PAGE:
WASHINGTON: The US on Tuesday challenged the domestic content requirement of India’s solar mission, which it alleged is discriminatory and against international norms, including WTO laws, and badly affects the American domestic solar panel manufacturing industry.
As the US trade representative, Mike Froman, announced his decision, officials argued that they have been forced to take a measure so as to protect some American 10,000 jobs in its solar industry and to have a significant pie in the second largest solar market of the world.
Froman said the US has requested WTO dispute consultations with India concerning domestic content requirements in phase II of India’s Solar Mission.
These domestic content requirements discriminate against US solar cells and modules by requiring solar power developers participating in phase II to use Indian-manufactured solar cells and modules instead of US or other imported equipment, Froman said.
“These domestic content requirements discriminate against US exports by requiring solar power developers to use Indian-manufactured equipment instead of US equipment. These unfair requirements are against WTO rules, and we are standing up today for the rights of American workers and businesses,” Froman alleged.
“We also take this action in support of the rapid global deployment of renewable energy. These types of ‘localisation’ measures not only are an unfair barrier to US exports, but also raise the cost of solar energy, hindering deployment of solar energy around the world, including in India,” Froman told reporters at a news conference.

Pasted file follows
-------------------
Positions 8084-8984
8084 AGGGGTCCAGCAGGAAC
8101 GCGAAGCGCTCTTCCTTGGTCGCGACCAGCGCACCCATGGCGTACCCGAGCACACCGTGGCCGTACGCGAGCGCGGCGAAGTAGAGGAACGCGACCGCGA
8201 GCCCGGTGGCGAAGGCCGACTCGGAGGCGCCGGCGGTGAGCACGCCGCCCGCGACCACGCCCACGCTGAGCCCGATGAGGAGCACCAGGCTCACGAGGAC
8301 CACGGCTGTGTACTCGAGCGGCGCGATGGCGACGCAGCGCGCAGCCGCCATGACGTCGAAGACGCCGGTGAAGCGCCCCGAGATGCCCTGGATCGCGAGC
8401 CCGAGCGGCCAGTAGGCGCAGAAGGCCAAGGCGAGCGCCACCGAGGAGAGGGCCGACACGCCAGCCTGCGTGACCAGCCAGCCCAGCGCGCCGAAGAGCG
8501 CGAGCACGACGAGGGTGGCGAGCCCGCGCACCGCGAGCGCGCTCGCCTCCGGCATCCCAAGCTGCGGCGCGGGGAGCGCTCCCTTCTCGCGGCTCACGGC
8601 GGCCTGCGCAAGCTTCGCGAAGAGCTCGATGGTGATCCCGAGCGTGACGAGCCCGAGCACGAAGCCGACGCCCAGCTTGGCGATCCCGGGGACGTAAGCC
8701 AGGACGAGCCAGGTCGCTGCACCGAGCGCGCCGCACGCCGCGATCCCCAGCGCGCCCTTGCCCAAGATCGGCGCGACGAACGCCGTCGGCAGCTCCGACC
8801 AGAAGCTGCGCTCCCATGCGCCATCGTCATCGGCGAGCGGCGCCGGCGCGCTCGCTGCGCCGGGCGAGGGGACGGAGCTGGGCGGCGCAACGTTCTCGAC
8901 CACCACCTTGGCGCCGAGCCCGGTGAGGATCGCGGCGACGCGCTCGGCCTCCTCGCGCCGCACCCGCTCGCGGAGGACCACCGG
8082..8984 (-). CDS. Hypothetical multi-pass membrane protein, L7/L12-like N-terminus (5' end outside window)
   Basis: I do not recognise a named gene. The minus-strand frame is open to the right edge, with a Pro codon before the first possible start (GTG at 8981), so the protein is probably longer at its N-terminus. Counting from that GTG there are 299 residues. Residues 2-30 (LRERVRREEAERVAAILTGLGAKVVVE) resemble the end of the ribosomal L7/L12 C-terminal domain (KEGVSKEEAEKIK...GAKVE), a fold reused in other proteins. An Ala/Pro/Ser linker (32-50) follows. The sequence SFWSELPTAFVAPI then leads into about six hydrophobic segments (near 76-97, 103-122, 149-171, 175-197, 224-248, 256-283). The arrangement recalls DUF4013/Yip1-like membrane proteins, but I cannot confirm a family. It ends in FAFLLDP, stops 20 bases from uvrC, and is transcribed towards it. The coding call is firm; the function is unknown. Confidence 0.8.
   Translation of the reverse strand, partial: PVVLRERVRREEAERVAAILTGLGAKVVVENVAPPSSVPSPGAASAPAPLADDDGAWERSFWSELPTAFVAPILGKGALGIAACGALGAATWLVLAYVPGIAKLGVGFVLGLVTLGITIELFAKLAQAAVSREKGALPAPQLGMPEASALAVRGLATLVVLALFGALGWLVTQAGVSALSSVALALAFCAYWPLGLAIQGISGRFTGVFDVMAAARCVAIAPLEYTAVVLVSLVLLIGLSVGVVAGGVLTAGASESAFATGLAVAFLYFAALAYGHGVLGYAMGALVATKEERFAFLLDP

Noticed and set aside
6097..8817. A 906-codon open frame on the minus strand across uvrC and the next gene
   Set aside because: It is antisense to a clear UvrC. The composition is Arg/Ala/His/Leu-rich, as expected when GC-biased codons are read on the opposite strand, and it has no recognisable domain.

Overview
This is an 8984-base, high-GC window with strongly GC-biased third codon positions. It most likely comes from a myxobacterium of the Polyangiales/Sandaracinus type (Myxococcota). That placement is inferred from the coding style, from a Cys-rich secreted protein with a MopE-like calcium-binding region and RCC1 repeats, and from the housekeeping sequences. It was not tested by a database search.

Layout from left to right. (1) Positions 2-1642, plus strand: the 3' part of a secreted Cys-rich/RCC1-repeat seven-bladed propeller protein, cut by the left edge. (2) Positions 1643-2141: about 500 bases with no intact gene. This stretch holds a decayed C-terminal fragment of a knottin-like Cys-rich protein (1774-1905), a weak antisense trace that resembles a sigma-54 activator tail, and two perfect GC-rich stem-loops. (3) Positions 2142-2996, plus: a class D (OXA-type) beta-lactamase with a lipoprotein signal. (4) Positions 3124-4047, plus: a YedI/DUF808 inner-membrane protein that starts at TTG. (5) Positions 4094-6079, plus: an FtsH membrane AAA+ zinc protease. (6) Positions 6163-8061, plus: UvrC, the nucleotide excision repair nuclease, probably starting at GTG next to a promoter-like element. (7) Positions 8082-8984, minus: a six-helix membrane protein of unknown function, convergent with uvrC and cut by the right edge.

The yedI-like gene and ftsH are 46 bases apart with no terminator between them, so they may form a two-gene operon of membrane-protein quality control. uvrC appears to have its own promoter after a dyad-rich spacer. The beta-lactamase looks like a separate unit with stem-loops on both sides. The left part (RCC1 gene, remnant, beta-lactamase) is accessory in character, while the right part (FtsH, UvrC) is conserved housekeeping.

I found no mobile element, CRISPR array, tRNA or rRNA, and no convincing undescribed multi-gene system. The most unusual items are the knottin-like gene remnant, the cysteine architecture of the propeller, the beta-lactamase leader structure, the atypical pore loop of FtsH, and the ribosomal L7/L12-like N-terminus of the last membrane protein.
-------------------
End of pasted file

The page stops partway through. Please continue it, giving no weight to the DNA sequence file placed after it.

He said in October 2013, India’s cabinet approved measures governing the implementation of phase II of the its National Solar Mission (NSM). For solar projects under phase II, India is again imposing domestic content requirements, under which solar power developers must use Indian-manufactured solar cells and modules instead of US or other imported equipment.
Moreover, the phase II domestic content requirements have been expanded to cover thin film technology, which was exempt from such requirements under phase I. As thin film currently comprises the majority of US solar product exports to India, these domestic content requirements are likely to cause even greater harm to US producers than under phase I, the top US official said.
A request for consultations is the first step in the WTO dispute settlement process, and consultations are intended to help parties find a solution at this stage. Under WTO rules, if the matter is not resolved through consultations within 60 days of the request, the US may ask the WTO to establish a dispute settlement panel.
Froman said before going public, the US has informed the Indian government officials in Delhi, Geneva and Washington. There was no initial response from India.